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Great Books of the World : Top 100 Non-Fiction Rachel

Great Books of the World

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100 titles sorted by popularity

  • The Bible, King James Version, Complete Contents Anonymous

    The King James Version , commonly known as the Authorized Version or King James Bible , is an English translation of the Christian Bible for the Church of England begun in 1604 and completed in 1611. First printed by the King's Printer Robert Barker, this was the third translation into English to be approved by the English Church authorities. The first was the Great Bible commissioned in the reign of King Henry VIII, and the second was the Bishops' Bible of 1568. In January 1604, King James I convened the Hampton Court Conference where a new English version was conceived in response to the perceived problems of the earlier translations as detected by the Puritans, a faction within the Church of England.

  • The Tao Teh King, or the Tao and its Characteristics Laozi

    The Tao Te Ching, Daodejing or Dao De Jing , also simply referred to as the Laozi, is a Chinese classic text. According to tradition, it was written around 6th century BC by the sage Laozi , a record-keeper at the Zhou dynasty court, by whose name the text is known in China. The text's true authorship and date of composition or compilation are still debated, although the oldest excavated text dates back to the late 4th century BC.

  • The Koran (Al-Qur'an) J. M. Rodwell

    The Koran is the name of a translation of the Qur'an written by John Medows Rodwell. It uses a chronological method of sorting verses in the Koran. Rodwell's translation has not aged well with time and many find it inferior to other, more modern translations.

  • The Story of My Life Helen Keller

    Helen Adams Keller was a deaf and blind American author, political activist, and lecturer. She was the first deafblind person to earn a Bachelor of Arts degree. The story of how Keller's teacher, Anne Sullivan, broke through the isolation imposed by a near complete lack of language, allowing the girl to blossom as she learned to communicate, has become widely known through the dramatic depictions of the play and film The Miracle Worker. Her birthday on June 27 is commemorated as Helen Keller Day in the U.S. state of Pennsylvania and was authorized at the federal level by presidential proclamation by President Jimmy Carter in 1980, her 100th birthday.

  • The Art of War Sunzi (6th cent. BC)

    The Art of War is an ancient Chinese military treatise attributed to Sun Tzu, a high-ranking military general, strategist and tactician. The text is composed of 13 chapters, each of which is devoted to one aspect of warfare. It is commonly known to be the definitive work on military strategy and tactics of its time. It has been the most famous and influential of China's Seven Military Classics, and "for the last two thousand years it remained the most important military treatise in Asia, where even the common people knew it by name." It has had an influence on Eastern and Western military thinking, business tactics, legal strategy and beyond.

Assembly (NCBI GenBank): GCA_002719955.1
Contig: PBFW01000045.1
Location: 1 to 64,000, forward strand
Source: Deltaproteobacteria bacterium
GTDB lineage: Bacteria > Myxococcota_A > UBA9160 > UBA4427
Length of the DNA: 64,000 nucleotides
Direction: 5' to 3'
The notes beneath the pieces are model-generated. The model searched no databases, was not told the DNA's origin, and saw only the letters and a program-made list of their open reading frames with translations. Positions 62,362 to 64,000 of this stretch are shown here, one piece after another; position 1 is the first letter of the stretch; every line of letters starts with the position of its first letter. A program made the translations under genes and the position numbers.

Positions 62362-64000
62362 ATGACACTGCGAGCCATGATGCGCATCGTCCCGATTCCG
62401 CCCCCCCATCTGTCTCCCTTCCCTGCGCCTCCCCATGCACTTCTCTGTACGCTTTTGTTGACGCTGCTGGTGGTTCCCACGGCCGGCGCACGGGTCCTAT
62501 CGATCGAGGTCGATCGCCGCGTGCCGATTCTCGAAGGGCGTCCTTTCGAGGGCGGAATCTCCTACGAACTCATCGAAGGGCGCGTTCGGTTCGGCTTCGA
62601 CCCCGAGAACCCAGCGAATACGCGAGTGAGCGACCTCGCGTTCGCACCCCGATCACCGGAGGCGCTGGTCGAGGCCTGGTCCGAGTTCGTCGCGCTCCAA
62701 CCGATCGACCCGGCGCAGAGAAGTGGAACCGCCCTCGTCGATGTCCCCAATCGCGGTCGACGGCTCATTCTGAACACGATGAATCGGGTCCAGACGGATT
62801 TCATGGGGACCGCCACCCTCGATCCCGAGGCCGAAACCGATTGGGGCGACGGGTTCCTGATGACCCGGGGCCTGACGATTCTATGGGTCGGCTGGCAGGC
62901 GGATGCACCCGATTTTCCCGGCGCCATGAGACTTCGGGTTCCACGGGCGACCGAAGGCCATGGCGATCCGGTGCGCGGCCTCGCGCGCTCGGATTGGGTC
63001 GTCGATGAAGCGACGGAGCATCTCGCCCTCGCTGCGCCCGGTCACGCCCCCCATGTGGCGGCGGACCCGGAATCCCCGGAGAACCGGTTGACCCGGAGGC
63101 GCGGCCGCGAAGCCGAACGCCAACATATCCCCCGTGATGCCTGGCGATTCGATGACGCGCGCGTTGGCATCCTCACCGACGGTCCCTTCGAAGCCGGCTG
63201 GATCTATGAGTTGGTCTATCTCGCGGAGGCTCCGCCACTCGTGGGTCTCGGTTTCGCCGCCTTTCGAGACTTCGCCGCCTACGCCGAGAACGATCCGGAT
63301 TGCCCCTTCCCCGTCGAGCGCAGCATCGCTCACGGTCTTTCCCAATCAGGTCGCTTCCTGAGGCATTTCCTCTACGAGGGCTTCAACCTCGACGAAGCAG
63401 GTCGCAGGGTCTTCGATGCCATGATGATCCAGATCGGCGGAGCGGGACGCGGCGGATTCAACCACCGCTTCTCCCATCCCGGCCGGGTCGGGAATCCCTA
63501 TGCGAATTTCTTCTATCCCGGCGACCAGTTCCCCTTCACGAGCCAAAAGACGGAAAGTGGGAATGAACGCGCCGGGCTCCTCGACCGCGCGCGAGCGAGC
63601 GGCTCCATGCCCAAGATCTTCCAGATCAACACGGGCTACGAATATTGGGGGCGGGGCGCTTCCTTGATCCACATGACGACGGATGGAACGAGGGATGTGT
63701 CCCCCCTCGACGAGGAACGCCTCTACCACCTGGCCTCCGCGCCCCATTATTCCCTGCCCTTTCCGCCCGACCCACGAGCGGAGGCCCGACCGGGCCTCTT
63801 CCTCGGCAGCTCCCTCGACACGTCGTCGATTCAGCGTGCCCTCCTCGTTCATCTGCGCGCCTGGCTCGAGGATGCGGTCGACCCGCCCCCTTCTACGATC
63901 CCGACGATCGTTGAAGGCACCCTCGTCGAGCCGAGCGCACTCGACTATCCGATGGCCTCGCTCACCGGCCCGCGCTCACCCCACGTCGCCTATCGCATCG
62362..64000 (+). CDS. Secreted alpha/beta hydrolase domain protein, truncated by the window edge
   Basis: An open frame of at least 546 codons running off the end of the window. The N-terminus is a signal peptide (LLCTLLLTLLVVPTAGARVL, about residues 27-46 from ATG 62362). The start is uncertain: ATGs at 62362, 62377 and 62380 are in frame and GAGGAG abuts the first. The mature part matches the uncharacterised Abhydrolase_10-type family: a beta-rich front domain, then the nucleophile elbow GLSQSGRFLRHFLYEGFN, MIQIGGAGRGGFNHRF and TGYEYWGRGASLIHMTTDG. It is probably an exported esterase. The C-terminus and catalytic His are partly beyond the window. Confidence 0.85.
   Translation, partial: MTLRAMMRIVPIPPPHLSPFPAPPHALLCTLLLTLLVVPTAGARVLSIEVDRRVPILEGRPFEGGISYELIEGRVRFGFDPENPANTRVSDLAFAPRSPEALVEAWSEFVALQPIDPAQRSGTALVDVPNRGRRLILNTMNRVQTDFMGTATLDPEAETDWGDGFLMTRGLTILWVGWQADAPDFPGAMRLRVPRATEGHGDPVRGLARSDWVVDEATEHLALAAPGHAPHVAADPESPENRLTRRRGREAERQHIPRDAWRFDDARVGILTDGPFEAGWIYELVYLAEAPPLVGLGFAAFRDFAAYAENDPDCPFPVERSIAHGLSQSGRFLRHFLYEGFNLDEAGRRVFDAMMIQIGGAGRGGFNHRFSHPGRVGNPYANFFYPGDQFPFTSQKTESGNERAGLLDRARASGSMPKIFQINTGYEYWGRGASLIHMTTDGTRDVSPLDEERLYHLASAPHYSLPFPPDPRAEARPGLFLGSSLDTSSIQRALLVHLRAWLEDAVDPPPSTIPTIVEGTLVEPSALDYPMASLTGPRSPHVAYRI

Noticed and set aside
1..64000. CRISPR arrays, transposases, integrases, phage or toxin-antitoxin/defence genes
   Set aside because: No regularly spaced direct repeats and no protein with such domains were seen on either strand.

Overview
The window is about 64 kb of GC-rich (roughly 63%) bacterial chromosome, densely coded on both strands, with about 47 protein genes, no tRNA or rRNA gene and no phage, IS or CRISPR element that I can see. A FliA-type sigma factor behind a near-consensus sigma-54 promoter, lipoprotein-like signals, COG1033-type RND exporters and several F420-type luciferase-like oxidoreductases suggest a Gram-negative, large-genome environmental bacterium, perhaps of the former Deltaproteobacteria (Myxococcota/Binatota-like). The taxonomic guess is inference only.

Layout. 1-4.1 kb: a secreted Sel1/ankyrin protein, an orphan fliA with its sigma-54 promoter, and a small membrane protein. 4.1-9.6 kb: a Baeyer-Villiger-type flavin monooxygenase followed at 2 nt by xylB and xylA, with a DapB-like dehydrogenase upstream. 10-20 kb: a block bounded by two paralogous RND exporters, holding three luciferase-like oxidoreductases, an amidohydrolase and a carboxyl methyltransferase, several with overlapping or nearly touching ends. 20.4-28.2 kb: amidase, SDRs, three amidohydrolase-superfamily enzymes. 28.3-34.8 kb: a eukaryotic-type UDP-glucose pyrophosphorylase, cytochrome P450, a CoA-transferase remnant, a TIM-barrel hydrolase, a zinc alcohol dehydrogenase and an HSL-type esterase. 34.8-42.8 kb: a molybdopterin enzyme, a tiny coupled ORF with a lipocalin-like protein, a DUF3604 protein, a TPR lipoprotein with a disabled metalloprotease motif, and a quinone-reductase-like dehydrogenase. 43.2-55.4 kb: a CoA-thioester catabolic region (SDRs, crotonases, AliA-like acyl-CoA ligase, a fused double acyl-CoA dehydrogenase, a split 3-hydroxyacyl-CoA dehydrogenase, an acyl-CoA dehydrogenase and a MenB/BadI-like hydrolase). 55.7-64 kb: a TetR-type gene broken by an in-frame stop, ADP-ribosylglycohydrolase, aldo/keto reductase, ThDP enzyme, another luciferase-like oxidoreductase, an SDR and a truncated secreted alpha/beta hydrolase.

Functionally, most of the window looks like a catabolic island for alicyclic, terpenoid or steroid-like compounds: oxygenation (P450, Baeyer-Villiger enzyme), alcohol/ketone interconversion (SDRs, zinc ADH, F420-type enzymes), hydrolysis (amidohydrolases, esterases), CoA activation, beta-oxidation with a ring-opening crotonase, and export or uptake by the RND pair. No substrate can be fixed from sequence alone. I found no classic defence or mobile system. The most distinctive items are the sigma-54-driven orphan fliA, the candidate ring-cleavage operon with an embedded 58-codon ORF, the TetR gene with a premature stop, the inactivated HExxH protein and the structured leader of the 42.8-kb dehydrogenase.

• The Pursuit of God A. W. Tozer

    Aiden Wilson Tozer was an American Christian pastor, preacher, author, magazine editor, and spiritual mentor. For his work, he received two honorary doctorate degrees.

  • Thus Spake Zarathustra Friedrich Wilhelm Nietzsche

    Thus Spoke Zarathustra: A Book for All and None is a philosophical novel by German philosopher Friedrich Nietzsche, composed in four parts between 1883 and 1885. Much of the work deals with ideas such as the "eternal recurrence of the same", the parable on the "death of God", and the "prophecy" of the Übermensch, which were first introduced in The Gay Science.

  • The Republic Plato

    The Republic is a Socratic dialogue, written by Plato around 380 BC, concerning the definition of justice and the order and character of the just city-state and the just man. It is Plato's best-known work and has proven to be one of the most intellectually and historically influential works of philosophy and political theory.

  • As a Man Thinketh James Allen

    Complete Original Text of the Best Selling Inspirational Classic - Millions of Copies Sold Worldwide.

  • Autobiography of a Yogi Paramahansa Yogananda

    Paramahansa Yogananda , born Mukunda Lal Ghosh, was an Indian yogi and guru who introduced millions of westerners to the teachings of meditation and Kriya Yoga through his book, Autobiography of a Yogi.

  • The Prince Niccolò Machiavelli

    The Prince is a political treatise by the Italian diplomat, historian and political theorist Niccolò Machiavelli. From correspondence a version appears to have been distributed in 1513, using a Latin title, De Principatibus . However, the printed version was not published until 1532, five years after Machiavelli's death. This was done with the permission of the Medici pope Clement VII, but "long before then, in fact since the first appearance of the Prince in manuscript, controversy had swirled about his writings".

  • On the Origin of Species Charles Darwin